This influx of Hispanic immigrants who are not adapting to the American culture frightens many people. There are many reasons for this -- some justified, some not.

On one level, opposition to Mexican immigration is simple racism -- we don't want those stinking Mexicans living in our neighborhoods. There has always been prejudice against people not like exactly us, people of a (slightly) different color, people who come from a different place, people who speak a different language. Many ignorant citizens are afraid of and therefore irrationally hate Mexicans; they think Mexicans are racially inferior, and a danger to our "American way of life." This argument, of course, is despicable -- but unfortunately widespread. It should come as no surprise that many opponents of Mexican immigration, no matter what arguments they make publicly, are private racists.

On another level, opposition to Mexican immigration is a somewhat rational concern over the allocation of increasingly scarce public resources -- why should we let those freeloading foreigners live off the public dole? The argument doesn't have to be that crass; how we disperse our public funds is a legitimate point of discussion, especially when the Republicans-in-charge keep cutting the budget for essential public services. With class size increasing and extracurricular activities being cut, can we really afford to educate the children of illegal immigrants alongside our native-born children? Of course, this argument tends to ignore the fact that even illegal immigrants make positive contributions to our economy and our society, including contributing to our tax base. I haven't done the math, but it could be argued that the financial impact of today's illegal immigrants is a net positive -- that is, they contribute more to the economy than they take out. This will become increasingly so as the baby boomer generation retires and ages; we'll need as many Mexican immigrants as possible not just to care for the aging boomers, but also to take their place in the job market.

On yet another level, opposition to Mexican immigration is a justified argument against America's increasing racial and cultural bifurcation. In previous generations, we didn't require bilingual accommodation for the immigrant population; we had one unofficial American language, and immigrants were expected to learn it. Yes, the American way of life changed (and, in fact, became richer) due to the injection of immigrant culture, but we didn't expect the existing culture to change completely to accommodate the immigrants; the immigrants were expected to adapt to the prevailing culture, not the other way around. Can America as we know it continue to exist if it adopts too much of the immigrants' Hispanic culture -- or will America become a kind of Mexico North, losing its historical identity? Do we really want a polarized America, with one side composed of affluent Caucasians of European descent and the other composed of poor Hispanics, each side speaking their own language and living in their own isolated cultural cocoon? If we go this route, the ideal of the American melting pot will devolve into separate but unequal societies, separated by an insurmountable cultural divide. This is not the America of our forefathers, but it may be the America we bequeath to our grandchildren.

The answer to the growing immigration problem, alas, is not to put a halt to future immigration. For one thing, we can't stop the tide. Previous generations of immigrants were constrained by how many people could fit into a limited number of boats to cross the ocean to our shores. Today's generation of immigrants have no such constraint; immigrating, legally or illegally, is as simple as walking across our huge and porous physical border. Some politicians advocate building an unimaginably long fence from the Pacific Ocean to the Gulf of Mexico, but this is not only impractical but also easily surmounted; there isn't enough fence in America, nor enough border control guards, to protect every linear foot of our border and prevent determined immigrants from scaling or tunneling under such a barrier. No matter what measures we enact, the immigrants will continue to come -- until, that is, there is no benefit for them to do so.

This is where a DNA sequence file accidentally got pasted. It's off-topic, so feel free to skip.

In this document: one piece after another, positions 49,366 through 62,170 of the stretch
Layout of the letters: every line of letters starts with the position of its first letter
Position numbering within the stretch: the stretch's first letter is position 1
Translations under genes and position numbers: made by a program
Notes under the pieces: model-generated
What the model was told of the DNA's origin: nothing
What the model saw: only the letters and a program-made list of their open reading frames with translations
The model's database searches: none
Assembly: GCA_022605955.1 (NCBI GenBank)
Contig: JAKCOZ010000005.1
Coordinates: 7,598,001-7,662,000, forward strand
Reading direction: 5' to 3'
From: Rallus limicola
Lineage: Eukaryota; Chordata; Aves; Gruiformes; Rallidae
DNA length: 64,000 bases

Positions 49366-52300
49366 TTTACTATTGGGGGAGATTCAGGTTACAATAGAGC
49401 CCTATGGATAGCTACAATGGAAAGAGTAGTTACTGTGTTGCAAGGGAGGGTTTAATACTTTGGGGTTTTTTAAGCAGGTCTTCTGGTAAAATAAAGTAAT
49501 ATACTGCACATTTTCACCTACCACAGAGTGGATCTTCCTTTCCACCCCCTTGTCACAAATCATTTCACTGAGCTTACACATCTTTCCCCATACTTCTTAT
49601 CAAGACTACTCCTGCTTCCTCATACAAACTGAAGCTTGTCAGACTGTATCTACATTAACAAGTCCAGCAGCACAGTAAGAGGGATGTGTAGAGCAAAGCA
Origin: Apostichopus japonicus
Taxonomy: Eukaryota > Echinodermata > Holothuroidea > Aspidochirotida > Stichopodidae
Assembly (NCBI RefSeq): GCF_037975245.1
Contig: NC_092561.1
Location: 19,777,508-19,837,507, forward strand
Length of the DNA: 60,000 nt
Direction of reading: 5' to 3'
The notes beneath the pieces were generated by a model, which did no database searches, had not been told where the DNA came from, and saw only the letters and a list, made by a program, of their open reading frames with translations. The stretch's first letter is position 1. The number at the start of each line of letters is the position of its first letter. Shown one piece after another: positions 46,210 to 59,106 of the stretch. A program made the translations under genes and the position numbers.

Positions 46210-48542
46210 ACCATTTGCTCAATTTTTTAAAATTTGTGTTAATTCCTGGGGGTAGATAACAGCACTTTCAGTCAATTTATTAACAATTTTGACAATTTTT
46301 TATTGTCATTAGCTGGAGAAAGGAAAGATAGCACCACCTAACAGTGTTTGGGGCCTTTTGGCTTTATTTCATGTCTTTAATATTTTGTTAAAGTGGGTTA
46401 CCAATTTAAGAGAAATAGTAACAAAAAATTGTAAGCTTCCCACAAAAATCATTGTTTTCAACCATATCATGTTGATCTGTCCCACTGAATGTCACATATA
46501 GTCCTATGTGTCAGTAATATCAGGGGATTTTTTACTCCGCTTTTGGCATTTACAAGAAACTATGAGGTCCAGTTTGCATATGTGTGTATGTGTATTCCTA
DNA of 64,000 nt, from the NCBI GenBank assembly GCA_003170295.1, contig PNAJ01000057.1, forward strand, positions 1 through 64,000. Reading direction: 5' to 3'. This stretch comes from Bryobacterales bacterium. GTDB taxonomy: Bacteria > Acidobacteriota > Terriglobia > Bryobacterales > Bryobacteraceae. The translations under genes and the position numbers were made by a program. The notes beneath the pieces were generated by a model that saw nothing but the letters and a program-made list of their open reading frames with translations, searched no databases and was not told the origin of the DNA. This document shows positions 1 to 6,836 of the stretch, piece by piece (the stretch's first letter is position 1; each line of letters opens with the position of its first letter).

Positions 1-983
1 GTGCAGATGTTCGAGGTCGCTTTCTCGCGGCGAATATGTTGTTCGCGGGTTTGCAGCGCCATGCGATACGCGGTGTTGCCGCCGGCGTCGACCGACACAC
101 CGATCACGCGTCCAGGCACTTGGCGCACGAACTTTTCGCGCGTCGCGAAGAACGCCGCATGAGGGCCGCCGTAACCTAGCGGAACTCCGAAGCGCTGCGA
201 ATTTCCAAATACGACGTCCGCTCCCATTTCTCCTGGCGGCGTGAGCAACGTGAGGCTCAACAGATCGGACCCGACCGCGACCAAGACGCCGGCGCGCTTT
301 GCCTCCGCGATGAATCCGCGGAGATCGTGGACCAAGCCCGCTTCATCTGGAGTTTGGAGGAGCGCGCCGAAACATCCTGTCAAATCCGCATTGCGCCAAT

The solution to the influx of Mexican immigrants isn't an American one, it's a Mexican one. To stem the tide of immigrants from Mexico, we must remove the benefits of immigrating. That doesn't mean making things worse for these hard-working immigrants here in America; it means making things better for them in their homeland. If we can work with our neighboring country to improve the conditions for average Mexicans, there will be less reason for them to cross the border to find employment in America. Water always finds its own level, and the reason so many Mexicans are immigrating to the United States is that their economic fortunes are better here. Improve their lot at home, and they won't need to travel north for work; the water level will be equalized.

Until this happens, we have to deal with reality. That doesn't mean deporting illegals who are already here, nor depriving them of basic rights and public services. Give them medical care, give them schooling, give them driver's licenses; treat them like the residents -- legal or not -- that they are. But resist the urge to redefine American culture in their image. It's not racist to insist that newcomers adjust to the existing culture; it's not culturally insensitive to expect visitors to speak our language and adapt to our way of life. If I immigrated to Mexico (or France or China or Germany), I wouldn't expect the citizens of that country to speak my language or change their culture to accomodate me; I'd expect to learn their language and ways. The same should apply here in the United States. We should be gracious hosts, and we should expect our newest vistors to be gracious guests. We can -- and must -- learn to live together.

But that's just my opinion; reasonable minds may disagree.